On July 17, 2013, the South Carolina Supreme Court held as a general principle that officer safety can justify the opening of a door to an occupied vehicle under reasonable circumstances.  In McHam v. State of South Carolina, three police officers were conducting a traffic checkpoint and stopped McHam’s vehicle.  The officer who first approached the vehicle testified that after he asked for license and registration, McHam and his passenger began making movements the officer did not believe were consistent with obtaining license or registration.  He walked around to the other side of the vehicle to observe whether the occupants were reaching for weapons, and when he couldn’t see their hands, he opened the passenger door.  Inside the door, the officer saw a bag of crack cocaine, which led to a search of the vehicle and finding other drugs, digital scales, and cash.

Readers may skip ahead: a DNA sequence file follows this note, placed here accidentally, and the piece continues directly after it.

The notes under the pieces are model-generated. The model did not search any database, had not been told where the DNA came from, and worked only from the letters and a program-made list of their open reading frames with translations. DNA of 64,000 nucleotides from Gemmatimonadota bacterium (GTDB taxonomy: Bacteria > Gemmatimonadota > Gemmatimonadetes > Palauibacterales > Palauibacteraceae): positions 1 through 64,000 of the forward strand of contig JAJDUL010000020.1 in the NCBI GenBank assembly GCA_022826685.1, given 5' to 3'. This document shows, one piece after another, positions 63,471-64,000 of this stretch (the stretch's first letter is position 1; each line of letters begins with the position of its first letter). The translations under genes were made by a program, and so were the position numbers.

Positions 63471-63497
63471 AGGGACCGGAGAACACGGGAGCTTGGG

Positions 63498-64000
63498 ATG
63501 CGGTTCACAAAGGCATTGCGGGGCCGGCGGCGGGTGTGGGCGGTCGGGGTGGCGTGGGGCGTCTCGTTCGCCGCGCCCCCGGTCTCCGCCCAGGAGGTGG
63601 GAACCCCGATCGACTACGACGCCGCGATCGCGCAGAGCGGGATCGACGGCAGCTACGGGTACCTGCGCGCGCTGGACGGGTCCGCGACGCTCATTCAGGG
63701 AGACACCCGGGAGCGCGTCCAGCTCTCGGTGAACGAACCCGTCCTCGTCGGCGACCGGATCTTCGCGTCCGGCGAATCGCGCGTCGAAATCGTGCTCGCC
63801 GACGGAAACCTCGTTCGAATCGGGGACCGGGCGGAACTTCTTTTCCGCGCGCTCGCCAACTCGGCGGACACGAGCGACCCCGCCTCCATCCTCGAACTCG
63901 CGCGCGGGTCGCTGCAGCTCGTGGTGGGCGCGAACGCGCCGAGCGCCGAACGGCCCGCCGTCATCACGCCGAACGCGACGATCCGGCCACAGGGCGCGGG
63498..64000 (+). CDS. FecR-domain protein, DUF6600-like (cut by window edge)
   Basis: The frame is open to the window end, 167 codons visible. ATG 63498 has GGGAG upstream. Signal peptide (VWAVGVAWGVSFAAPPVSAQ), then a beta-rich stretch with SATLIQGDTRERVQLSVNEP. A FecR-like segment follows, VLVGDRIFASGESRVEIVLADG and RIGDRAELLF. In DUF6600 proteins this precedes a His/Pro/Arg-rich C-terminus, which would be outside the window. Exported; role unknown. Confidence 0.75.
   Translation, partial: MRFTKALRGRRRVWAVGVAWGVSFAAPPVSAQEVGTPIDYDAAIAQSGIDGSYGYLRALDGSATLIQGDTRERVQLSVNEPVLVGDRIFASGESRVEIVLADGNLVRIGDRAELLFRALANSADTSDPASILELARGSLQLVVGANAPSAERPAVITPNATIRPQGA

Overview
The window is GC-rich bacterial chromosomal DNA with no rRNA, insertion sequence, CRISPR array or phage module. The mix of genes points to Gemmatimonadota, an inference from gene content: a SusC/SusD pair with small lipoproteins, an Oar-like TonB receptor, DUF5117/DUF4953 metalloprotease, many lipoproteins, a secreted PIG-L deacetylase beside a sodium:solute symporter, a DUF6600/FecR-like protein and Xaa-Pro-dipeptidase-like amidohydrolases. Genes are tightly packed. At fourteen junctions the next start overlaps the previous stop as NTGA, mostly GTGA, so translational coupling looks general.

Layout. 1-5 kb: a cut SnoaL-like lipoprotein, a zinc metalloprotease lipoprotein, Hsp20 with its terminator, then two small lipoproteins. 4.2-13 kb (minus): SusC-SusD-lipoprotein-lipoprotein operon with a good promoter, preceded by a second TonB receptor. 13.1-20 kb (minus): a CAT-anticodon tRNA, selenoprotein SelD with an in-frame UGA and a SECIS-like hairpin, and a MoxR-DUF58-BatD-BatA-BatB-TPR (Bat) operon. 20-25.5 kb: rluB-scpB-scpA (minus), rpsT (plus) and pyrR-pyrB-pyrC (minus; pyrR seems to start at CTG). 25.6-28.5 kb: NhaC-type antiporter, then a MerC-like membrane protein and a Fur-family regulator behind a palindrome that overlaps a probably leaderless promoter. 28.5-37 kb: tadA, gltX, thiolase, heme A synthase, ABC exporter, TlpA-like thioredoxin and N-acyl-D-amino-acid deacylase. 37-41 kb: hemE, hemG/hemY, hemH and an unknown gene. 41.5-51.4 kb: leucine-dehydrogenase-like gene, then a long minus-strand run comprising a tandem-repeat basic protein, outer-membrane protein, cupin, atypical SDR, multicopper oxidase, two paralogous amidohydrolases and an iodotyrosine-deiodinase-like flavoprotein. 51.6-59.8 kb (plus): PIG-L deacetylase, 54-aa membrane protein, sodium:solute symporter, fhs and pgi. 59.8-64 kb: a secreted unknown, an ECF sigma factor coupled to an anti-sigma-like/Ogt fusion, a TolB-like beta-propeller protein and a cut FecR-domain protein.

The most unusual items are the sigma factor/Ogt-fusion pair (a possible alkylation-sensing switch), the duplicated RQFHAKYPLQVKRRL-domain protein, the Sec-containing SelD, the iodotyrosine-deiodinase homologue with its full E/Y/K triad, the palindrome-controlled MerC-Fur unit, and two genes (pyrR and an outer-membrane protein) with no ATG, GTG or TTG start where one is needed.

The Supreme Court found that the opening of the door was a search without a warrant and then considered whether this warrantless search was reasonable.  Traditionally, the following exceptions have allowed for warrantless searches:  (1) search incident to a lawful arrest, (2) hot pursuit, (3) stop and frisk, (4) automobile exception, (5) the plain view doctrine, (6) consent, and (7) abandonment.  The McHam opinion appears to expand on the automobile exception and serves as a reminder that people do not have as much of an expectation of privacy in their vehicles as many believe.

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